30 September 2016

What I Eat in a Week #2


Anyone who knows me well will know that I love cooking. To me cooking isn't a chore, it's a pastime and I would go so far as saying it's a passion. Even with a busy job, I find the time to cook a meal on most evenings. Yes, sometimes I'm tired and don't feel like making something complicated but I've accumulated a good arsenal of quick recipes I can whip up in a flash (see images 7 & 9). A lot of these recipes are adaptions from the originals. I cook them on rotation and have memorised most of them at this stage as I hate going back and forth to the cooking book or my laptop.


  1. Banana pancakes topped with apple sauce
  2. Fish chowder (I use this recipe and add cod half way through the cooking)
  3. Asparagus Fettucini Alfredo and salmon (adapted from this Jamie Oliver recipe)
  4. Lentil and brown rice soup (with kale and mushrooms)
  5. Salmon fishcakes with roasted tomatoes and kale chips (adapted from this recipe - I substituted the panko for breadcrumbs and omitted the mayonnaise)
  6. Carrot cake cookies (adapted from this recipe)
  7. Spinach pasta with cherry tomatoes and parmesan cheese
  8. Courgetti and baked cod with tomatoes, olives and capers
  9. Red Lentil Curry with brown rice

26 September 2016

The Amalfi Coast


We didn't have many days in Italy, but we knew we wanted to see the Amalfi Coast. At my parents' suggestion, we booked a shared tour of the Amalfi Coast with Mondo Guide for Rick Steves. The tour departs from Sorrento at 9am and takes you to Positano, Amalfi, and Ravello before taking you back to Sorrento nine hours later. I have to admit, this tour is not for everyone. If you have motion sickness I'd opt out - the roads are very narrow with a lot of winding curves. Both C and I's stomachs were doing summersaults by the time we got back to Sorrento after a full day of exploring. The tour is very informative and great value, but at the end of the day, it is a tour group so you're piling in and out of  a bus with two hours in each town before making your way back to Sorrento. Having said all that, it's a great way to see the Amalfi Coast if you're limited by time like we were.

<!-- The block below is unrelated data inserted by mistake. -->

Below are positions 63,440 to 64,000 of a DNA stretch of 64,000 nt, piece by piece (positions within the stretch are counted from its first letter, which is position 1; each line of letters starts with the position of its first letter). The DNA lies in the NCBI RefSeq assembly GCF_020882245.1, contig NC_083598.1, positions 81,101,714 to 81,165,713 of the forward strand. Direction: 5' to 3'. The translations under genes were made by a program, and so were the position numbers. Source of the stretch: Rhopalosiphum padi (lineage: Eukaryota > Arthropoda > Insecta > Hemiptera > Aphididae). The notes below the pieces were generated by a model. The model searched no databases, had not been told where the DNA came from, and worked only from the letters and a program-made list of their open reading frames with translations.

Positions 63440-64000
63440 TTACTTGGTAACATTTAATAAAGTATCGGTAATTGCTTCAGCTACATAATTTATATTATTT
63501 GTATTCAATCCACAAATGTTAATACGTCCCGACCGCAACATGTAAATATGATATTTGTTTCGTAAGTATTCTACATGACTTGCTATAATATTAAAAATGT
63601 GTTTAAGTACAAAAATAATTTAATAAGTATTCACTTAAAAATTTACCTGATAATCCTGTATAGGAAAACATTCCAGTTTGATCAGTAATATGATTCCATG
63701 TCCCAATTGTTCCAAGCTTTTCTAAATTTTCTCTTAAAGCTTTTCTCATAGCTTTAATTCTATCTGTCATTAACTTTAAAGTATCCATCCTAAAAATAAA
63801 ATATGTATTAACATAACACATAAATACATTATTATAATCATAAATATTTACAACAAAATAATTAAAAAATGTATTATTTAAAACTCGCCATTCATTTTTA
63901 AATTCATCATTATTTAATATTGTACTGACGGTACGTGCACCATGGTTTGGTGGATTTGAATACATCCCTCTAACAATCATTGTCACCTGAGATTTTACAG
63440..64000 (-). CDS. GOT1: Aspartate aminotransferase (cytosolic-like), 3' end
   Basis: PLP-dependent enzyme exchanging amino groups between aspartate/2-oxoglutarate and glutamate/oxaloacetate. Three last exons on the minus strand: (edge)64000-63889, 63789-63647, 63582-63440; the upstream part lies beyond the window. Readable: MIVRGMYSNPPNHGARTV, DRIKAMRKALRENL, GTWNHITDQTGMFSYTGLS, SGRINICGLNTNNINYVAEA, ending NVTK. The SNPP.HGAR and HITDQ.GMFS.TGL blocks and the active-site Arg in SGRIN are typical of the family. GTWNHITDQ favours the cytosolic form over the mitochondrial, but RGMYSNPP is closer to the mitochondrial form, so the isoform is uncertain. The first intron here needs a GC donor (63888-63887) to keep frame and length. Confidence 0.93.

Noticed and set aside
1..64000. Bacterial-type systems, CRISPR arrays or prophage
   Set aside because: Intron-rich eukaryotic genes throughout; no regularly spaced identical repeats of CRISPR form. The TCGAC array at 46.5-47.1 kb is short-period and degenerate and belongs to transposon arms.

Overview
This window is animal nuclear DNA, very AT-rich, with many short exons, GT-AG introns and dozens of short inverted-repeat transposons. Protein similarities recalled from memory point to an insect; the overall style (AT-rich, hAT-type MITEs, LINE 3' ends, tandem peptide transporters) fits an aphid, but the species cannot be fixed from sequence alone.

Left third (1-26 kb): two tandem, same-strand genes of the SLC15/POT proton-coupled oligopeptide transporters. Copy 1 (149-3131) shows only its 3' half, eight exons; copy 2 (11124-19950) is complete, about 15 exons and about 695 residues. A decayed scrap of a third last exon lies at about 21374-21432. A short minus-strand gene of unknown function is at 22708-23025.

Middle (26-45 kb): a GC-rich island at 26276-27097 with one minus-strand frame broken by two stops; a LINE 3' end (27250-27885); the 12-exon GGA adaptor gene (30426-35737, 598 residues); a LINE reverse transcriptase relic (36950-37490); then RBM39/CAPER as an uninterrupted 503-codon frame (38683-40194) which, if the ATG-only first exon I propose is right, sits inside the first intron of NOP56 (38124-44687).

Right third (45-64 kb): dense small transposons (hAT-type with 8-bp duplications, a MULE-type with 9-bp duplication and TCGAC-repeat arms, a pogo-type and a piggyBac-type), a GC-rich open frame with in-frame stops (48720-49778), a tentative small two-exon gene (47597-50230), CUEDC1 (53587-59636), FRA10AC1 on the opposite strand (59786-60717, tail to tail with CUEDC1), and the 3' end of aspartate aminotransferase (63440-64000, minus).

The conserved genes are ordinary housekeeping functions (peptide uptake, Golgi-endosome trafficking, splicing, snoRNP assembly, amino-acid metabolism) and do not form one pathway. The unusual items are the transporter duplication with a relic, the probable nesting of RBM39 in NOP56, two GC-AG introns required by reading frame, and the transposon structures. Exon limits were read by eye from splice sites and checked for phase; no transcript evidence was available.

Positano


Photo taken by my mother when she got lost exploring the town.
The first stop on our tour was Positano which had all the charm one would expect from the Amalfi Coast. Getting off the bus we went straight to the beach so we could turn around and see the pastel coloured house built into the green cliffs. It's breathtaking when you turn around and face the village from below. We walked through the little streets stopping along the many art galleries, souvenir shops and for the all important lemon gelato before making it back to the bus in time to depart for our next stop - Amalfi.


Amalfi



Amalfi is the biggest town on the Amalfi Coast. It's bustling and full of activity with the streets packed with tourists and locals alike. We visited on a hot day and I found the noise and activity slightly overwhelming but the sights more than made up for it. We stopped for food - C had fried fish and I stuck to pizza and more gelato - before going down to the water to admire the impressive views from the pier while we sipped on the most delicious freshly pressed orange juice.


Ravello



Ravello was such a welcomed difference from the two previous towns we visited. It was quiet, small and nearly devoid of tourists. The town is impeccably kept and it was as if we had gone back in time. This was perhaps my favourite of the tour. 

 

Scala



As a special treat, our tour guide took us to Scala, a very small town across the valley from Ravello. It was untouched by tourism and offered a glimpse into everyday life on the Amalfi Coast - a perfect way to end our day trip. 

21 September 2016

Ischia, Italy


I often say that in my previous life I had to have been Italian. I love Italian food and cooking and gravitate towards anything Italian, whether it be the fine leathers or the wines. It goes without saying that I've always wanted to go to Italy but with so many places on my list of things to see in the Apennine Peninsula I didn't know where to start. Luckily for me, the decision was made easy when my parents said they would be going to Sorrento in September. It was the perfect opportunity to finally see Italy and to catch up with them.

On our first day, we woke early and took the ferry to the beautiful island of Ischia about an hour from Sorrento. The weather was absolutely gorgeous and the sights did not disappoint in the least. We walked through the quaint streets and headed towards the end of the island where we visited the Castello Aragonese d'Ischia which dates back to 474 B.C. From the Castello, we were able to see some impressive views of Ischia including the clear blue water. It was mesmerizing.

After a full day of exploring this charming island, and stopping several times to taste the local cuisine, we got back on the ferry and were left with a stunning view of the sun setting behind the Island of Capri as we sailed by on our way back to Sorrento.

Dress: Zara / Belt: Gap / Sandals: Primark / Sunglasses: Ray-Bans